By Greg Toppo, USA TODAY
A well-known attorney due to ask the U.S. Supreme Court this month to strike down a California law banning same-sex marriage says the high court may very well present a united front in favor of gay and lesbian rights.
In a wide-ranging interview this week with the USA TODAY Editorial Board, attorney David Boies said he believes that the court's ruling, expected in June, "will not be a 5-4 decision. I don't know whether it's going to be 6-3, it's going to be 7-2," he said. "I don't know where it's going to come out, but I don't think this is going to be a 5-4 decision."
Chief Justice John Roberts' surprise decision last year to uphold President Obama's health care overhaul, he said, shows "the court's willingness to take a careful look at issues and not just conform to some people's view of where they're going to come out."
Boies, who represented Al Gore in the 2000 presidential election recount, is scheduled to argue the case - one of two same-sex marriage cases before the court - on March 26 and March 27, alongside Theodore Olson, a former solicitor general under President George W. Bush. The pair brought the lawsuit against California's Proposition 8, a November 2008 constitutional amendment that defines marriage as only "between a man and a woman."
In the interview, Boies drew parallels between the struggle for same-sex marriage and the fight for interracial marriage in the 1960s. Opposition to both, he said, comes from the "same reservoir of ignorance" about those involved.
But the USA has undergone a "tremendous" demographic shift in attitudes, especially among young people, he said. "Unlike people of my generation, my children and my grandchildren have grown up living with, knowing people who were outwardly gay and lesbian. And they have learned that they're just like us. ... And when you see that they're just like us, the rationale for discrimination melts away."
Boies, 72, said his biggest fear is that most of the nine sitting justices "are my age or older" and have grown up in an environment of "extreme hostility to homosexuals." He added, "Judges are supposed to put that aside and our very best judges do, but it's not an easy task."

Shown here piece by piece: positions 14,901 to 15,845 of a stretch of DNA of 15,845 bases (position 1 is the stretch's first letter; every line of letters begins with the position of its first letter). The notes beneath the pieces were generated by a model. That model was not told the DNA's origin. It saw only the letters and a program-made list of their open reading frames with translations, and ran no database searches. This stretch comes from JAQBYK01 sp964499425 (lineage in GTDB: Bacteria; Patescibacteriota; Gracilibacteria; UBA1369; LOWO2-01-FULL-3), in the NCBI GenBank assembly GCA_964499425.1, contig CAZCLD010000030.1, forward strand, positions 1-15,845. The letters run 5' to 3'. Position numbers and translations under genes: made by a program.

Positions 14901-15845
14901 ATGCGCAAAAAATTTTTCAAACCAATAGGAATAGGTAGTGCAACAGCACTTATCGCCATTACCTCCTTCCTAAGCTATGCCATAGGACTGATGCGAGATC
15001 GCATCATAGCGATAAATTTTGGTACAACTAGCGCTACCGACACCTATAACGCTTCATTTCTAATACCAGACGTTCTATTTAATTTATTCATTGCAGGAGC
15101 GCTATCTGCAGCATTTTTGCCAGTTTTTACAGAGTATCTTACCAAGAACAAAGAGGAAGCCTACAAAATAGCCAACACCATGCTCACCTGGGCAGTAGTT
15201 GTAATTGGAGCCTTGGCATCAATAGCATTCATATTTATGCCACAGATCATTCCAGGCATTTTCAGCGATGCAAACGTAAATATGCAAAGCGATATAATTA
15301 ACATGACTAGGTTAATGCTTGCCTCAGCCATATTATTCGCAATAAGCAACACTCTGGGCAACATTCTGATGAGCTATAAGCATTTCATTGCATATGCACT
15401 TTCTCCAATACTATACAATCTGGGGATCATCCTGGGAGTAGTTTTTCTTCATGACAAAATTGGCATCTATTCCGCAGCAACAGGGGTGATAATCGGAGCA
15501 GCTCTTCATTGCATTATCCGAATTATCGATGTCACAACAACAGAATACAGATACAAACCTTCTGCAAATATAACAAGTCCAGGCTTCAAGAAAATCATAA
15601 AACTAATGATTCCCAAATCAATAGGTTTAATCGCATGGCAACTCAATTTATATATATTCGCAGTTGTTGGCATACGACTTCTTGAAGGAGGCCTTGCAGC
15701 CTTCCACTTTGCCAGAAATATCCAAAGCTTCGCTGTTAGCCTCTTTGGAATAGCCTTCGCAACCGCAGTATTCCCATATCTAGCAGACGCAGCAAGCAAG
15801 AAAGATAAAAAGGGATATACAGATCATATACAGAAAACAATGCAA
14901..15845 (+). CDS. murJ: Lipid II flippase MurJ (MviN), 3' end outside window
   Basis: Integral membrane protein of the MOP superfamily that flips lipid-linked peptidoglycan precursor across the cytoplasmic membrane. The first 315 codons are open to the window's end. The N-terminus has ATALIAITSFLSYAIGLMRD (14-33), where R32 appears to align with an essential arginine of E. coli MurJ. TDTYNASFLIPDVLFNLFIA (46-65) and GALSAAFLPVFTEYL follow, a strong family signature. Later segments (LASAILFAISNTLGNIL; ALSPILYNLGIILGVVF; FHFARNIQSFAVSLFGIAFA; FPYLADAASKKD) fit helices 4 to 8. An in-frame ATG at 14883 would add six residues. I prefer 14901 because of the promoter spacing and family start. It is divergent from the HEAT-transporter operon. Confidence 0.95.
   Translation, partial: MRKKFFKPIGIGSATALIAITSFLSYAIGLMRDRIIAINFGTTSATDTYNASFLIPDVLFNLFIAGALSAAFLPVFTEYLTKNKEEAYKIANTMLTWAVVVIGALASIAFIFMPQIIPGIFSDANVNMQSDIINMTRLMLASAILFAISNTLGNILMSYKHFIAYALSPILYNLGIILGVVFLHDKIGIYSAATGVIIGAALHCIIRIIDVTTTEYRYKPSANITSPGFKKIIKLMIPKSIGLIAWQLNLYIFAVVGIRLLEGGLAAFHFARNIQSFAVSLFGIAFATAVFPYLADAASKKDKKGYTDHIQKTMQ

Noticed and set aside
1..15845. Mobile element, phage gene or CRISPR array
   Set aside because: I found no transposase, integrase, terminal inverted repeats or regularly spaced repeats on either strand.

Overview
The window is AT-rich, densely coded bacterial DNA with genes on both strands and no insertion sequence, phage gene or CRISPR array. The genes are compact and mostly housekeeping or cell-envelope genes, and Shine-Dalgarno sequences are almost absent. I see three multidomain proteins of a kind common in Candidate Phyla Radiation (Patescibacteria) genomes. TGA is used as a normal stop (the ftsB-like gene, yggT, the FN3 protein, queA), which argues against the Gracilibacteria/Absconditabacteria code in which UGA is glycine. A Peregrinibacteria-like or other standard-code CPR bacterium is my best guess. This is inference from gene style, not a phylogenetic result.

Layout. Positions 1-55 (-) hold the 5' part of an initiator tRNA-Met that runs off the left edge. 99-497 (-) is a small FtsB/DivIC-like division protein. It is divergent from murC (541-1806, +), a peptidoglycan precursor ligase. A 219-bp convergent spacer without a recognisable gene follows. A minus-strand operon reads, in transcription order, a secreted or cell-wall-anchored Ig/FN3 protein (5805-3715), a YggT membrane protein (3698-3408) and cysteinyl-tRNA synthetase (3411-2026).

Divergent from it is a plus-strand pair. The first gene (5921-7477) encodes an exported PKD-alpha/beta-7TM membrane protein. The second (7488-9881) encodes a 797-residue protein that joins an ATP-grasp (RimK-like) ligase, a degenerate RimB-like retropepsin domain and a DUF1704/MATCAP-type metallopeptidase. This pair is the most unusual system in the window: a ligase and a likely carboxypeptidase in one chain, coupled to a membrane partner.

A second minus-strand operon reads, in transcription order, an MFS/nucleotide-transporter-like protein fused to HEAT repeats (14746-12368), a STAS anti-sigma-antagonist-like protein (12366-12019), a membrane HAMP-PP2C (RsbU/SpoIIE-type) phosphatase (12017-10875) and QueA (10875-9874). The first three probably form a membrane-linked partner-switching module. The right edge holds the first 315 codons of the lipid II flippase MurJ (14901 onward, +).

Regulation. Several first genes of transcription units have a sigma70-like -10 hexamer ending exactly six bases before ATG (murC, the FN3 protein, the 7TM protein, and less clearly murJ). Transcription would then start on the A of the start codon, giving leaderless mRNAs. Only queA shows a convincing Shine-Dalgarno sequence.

He plans to argue that marriage is a right so fundamental that depriving gay and lesbian couples of it seriously harms both them and the children they're raising. What's more, he said, allowing gay and lesbian couples to marry has virtually no effect on heterosexual marriage attitudes or plans.
The court will likely hear from critics who say allowing same-sex marriage nationwide would create a backlash and pose a threat to traditional marriage, stifling debate on the topic at a state level and threatening the religious liberty of those who oppose it.
"I think it would make the collapse of our marriage culture irreversible," said Washington, D.C., attorney Ed Whelan, a former law clerk to Justice Antonin Scalia. Whelan has filed a friend-of-the-court brief in the case and noted that the Netherlands saw "a marked decline" in traditional marriage after approval of a 2001 same-sex marriage law. While marriage may bestow some benefits to same-sex couples, he said, for others it creates a "mission confusion" that could undermine marriage and be "very destructive to this country."
Boies said fears of a backlash are overblown. Unlike other divisive Supreme Court decisions such as Roe v. Wade or Brown v. Board of Education, same-sex marriage has been a topic of widespread debate over the past several years.
"While people can hold moral and religious views strongly," he said, "once the Supreme Court rules on a legal right, if that legal right is not infringing on somebody else (and) not hurting somebody else, the American people accept it."